WEDNESDAY, SEPTEMBER 6,
A «r-il-|d. »‘<i ii»lrn»i «<«•
<•' r’n to »• riMiin h slut- id rF fl.
f.. ini* !•»•:» ’it I fill I’hjrrt muHi HH ii hi
Del stirnn’Uiiit•<: Ik .t vnw »if ||«hvp
B! rnirs hit being »w<l uhht .<mi m,
•ioiirk furnishing with <»x<*rlh*n» i
The Vogue Shop
has a good line ot
Children’s, Misses and Ladies H A T C
Fall and Winter “ 1 O
Come In and look them over. Your visit will be appreciated
Price very reasonable. MRS. OTT CASADY, Prop.
”**********************■ ■ ■ 4
k GOOD SERVICE [<| MONEY SAVING -
The Banner Store
PROMPT DELIVERY W 7
$5 IN PRIZES I
EVERY PERSON !
\ buying one of our :
Cody Drug special
is entitled to a guess on the number of |
beans in the jar on display in our window |
FIVE SI.OO PRIZES I
for five nearest correct guesses. '
| BILLIARDS! |
I Carom Billiards -j- Pocket Billiards |
I Sort Brinks, Lunch, Cigars |
| PATCHELL’S |
NOW L OCATED AT THE IRMA HOTEL
If You Want to Be Shown
An Oldtimer’s Cooking is Hard to Beat
GEO. GRUPP’S PLACE
. Steaßs a Specialty
Another Good Reason.
M ‘Man Died From Wife's Conking,
read Mr. Jenkins cynically, glancing a'
the headlines. “Another woman win
never learned to cook. I suppose." "Ui
else.” retorted Mrs. Jenkins, "anothei
man who never learned to stop eat
RENOWNED AS GREAT RULER
Roman Emperor, Trajan, Spread the
Boundaries of the Empire and
Governed Juatly at Home.
The Roman emperor, Trajan, whose
full name was Marcus Ulpius Tra- ,
/anus, was born about the year 56
at Ralica in Spain, which was then a |
Roman province. He was trained for
a military career and gained dlstlnc- I
tion in the Parthian and German cam- i
paigns, and after holding two civil
offices was adopted by the Emperor I
Nerva, whom he succeeded on the I
imperial throne in the year 98. The
greater part of his time as emperor
was spent in the .field commanding
his troops. His first campaign was
carried on beyond the Danube against
the Daeiuns, whom he conquered after
a long struggle. In the conquered
country he planted a Roman colony,
and the descendants of those colonists
are the Roumanians of today. Trajan’s
next war was carried on in the East.
He made Armenia and Mesopotamia
into Roman provinces, but suffered
defeat at Ctesiphon, not far from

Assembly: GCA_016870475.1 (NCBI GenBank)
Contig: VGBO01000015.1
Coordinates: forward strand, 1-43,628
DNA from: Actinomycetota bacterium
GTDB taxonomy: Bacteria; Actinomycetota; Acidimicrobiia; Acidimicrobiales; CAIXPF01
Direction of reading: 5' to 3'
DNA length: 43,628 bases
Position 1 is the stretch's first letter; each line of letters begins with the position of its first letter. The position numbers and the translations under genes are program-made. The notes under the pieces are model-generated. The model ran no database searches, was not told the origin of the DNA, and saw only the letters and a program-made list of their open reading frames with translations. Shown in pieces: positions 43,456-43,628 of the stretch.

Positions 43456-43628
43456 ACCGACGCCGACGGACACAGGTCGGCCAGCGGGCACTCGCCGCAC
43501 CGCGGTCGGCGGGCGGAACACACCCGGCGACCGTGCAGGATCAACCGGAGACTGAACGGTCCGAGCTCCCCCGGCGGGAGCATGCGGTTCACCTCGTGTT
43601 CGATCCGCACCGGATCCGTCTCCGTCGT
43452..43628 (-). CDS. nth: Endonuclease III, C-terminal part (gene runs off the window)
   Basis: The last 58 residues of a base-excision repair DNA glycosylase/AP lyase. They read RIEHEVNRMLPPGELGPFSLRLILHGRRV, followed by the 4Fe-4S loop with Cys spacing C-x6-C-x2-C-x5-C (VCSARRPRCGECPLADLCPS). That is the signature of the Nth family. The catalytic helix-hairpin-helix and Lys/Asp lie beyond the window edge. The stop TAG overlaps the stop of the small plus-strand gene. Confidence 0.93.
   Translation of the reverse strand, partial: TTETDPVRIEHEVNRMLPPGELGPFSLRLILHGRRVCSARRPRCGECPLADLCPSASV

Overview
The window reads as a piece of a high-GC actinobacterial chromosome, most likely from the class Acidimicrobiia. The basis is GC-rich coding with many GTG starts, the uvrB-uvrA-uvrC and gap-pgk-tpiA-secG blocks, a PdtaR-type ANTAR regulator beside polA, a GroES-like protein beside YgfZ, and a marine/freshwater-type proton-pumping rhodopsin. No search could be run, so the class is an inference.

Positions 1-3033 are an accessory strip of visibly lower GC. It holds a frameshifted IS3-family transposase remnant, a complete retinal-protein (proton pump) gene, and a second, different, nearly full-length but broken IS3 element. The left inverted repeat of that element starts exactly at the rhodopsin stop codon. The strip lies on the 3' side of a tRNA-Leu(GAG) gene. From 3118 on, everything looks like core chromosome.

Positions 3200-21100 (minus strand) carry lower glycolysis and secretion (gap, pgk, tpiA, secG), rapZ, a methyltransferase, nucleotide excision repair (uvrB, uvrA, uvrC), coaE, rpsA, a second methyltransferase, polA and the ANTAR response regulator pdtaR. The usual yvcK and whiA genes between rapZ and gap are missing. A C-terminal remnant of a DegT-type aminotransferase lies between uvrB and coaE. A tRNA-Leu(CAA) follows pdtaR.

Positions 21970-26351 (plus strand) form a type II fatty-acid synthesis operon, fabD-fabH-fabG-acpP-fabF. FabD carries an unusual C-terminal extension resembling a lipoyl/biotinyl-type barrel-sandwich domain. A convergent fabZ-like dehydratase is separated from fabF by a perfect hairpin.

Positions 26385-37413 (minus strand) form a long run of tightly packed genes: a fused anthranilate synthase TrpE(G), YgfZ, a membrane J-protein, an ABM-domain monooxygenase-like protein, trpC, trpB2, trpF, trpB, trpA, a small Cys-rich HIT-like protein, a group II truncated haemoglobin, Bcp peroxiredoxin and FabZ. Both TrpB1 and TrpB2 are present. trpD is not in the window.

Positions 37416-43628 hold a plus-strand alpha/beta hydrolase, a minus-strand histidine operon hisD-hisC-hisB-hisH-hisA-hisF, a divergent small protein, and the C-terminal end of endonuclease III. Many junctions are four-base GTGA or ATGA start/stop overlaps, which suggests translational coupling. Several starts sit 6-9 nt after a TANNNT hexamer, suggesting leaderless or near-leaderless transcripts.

Kut-el-Amara, where a British force I
was cut off and compelled to sur- 1
render during the World war. In his ’
rear the Jews of Cyrus and Cyrene ,
rose in revolt and made fearful mas
sacres, and disorders also arose in '
the West. Trajan returned to the!
coast and took ship for Italy. His |
health was broken and while on the
journey be died at Selinus In Cilicia,
Asia Minor, in August, 117 Trajan
found time to accomplish much In the
internal improvement of the empire.
He beautified Rome; he constructed
canals, great military roads, and har
bors, and built up towns. Law was
enforced and justice fairly admin-.
FISH MISTAKEN FOR VESSEL
Peculiar Appearance of Swordfish
Gave Rise to Many Strange
Stories Concerning It.
In the warm waters of the Indian ■
ocean there lives a strange mariner, ,
who Is the cause of many tales among
the natives of the near-by coasts. They
tell of a wonderful sail often seen In •
the calm seasons, when not a breath
disturbs the water, and the sea rises '
•nd falls like an immense sheet of i
glass. Suddenly a sail appears, ap- '
parently driven along by a mighty |
wind. This sail glistens with rich'
purple and golden hues. On it comes,
quivering and sparkling as If covered
with gems; then, suddenly. It dis
appears as quickly as it came I
Many travelers have listened with
unbelief to this strange tale, until,
one day, this beautiful craft passed
directly under the stern of a passing
vessel, and it was seen to be a gigan
tic swordfish which is now known as
the “sailor-fish.” The sail was really
an enormowdy developed dorsal fin,
over 10 feet high, and richly colored
with blue and iridescent tints. As
the fish swam along near the surface
of the water this great fin waved to
and fro, so that from a distance it
was easily mistaken for a sail.
Father of Three Kings.
Charles Bonaparte, father of the
great Emperor Napoleon, was a hum
ble lawyer, with no very extensive
practice, in the sleepy little town of
Ajaccio, in the isle of Corsica. He
seems to have been a most affection
ate and exemplary parent, and as the
father of three sons who became kings
(Joseph, king of Naples and Spain;
Louis. King of Holland, and Jerome,
king of Westphalia), and a fourth who
became the greatest military com
mander, monarch and king-maker of
modern times, he holds an unique
place in history.
There were thirteen children In the i
family, Napoleon being the second. ;
Charles Bonaparte, although hardly
w’ell-to-do, strove to give his sons the
best possible education, arid had he
not decided to send Napoleon (then
aged ten) to the military school at
Brienne, the whole course of the
world’s history might have been
Word “Lot” of Puritan Origin.
The use of the word “lot" to des-
Ignate a field or plot of land, is uni-1